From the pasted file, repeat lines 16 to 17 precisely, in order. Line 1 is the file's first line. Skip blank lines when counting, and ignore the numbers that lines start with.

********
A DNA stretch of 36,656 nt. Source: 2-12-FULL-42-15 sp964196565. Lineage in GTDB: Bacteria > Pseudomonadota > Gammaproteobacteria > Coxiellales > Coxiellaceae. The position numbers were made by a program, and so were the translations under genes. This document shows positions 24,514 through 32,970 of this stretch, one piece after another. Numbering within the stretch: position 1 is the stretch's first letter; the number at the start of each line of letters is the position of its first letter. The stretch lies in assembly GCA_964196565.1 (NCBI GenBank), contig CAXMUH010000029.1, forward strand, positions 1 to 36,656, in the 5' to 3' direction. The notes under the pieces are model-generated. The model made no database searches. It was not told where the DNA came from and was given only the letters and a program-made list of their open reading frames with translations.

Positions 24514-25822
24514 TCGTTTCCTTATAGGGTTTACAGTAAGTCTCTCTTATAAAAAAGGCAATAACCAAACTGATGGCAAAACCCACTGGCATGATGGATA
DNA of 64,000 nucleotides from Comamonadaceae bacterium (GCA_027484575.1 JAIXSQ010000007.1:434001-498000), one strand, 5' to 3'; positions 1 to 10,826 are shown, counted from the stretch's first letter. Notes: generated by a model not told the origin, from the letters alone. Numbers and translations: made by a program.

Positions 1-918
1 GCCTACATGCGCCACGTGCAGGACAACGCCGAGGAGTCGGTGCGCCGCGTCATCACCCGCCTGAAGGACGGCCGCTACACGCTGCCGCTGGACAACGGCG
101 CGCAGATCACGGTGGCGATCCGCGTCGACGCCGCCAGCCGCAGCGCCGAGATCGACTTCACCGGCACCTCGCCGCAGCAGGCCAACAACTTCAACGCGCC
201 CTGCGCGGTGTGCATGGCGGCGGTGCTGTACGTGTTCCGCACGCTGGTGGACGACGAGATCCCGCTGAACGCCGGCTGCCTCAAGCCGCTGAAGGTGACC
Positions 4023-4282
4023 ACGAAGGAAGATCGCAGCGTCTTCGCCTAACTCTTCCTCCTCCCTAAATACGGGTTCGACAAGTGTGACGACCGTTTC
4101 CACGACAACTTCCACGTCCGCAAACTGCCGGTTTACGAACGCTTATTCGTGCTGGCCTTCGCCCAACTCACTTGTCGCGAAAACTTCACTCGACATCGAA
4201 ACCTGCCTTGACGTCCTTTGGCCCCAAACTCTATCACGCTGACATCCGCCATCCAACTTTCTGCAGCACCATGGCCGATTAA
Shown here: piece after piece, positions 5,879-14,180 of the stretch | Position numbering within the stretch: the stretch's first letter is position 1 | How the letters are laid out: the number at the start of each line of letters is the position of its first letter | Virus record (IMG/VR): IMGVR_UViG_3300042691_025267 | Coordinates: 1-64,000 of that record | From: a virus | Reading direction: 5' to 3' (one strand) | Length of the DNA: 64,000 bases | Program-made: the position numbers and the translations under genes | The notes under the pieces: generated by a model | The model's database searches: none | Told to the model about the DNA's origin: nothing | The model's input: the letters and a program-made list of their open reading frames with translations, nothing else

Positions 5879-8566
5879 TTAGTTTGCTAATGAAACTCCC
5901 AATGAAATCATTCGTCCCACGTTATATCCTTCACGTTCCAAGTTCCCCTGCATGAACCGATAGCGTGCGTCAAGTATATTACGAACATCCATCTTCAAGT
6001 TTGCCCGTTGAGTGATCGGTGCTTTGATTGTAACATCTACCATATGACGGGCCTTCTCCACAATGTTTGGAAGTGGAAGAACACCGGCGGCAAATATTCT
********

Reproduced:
5901 AATGAAATCATTCGTCCCACGTTATATCCTTCACGTTCCAAGTTCCCCTGCATGAACCGATAGCGTGCGTCAAGTATATTACGAACATCCATCTTCAAGT
6001 TTGCCCGTTGAGTGATCGGTGCTTTGATTGTAACATCTACCATATGACGGGCCTTCTCCACAATGTTTGGAAGTGGAAGAACACCGGCGGCAAATATTCT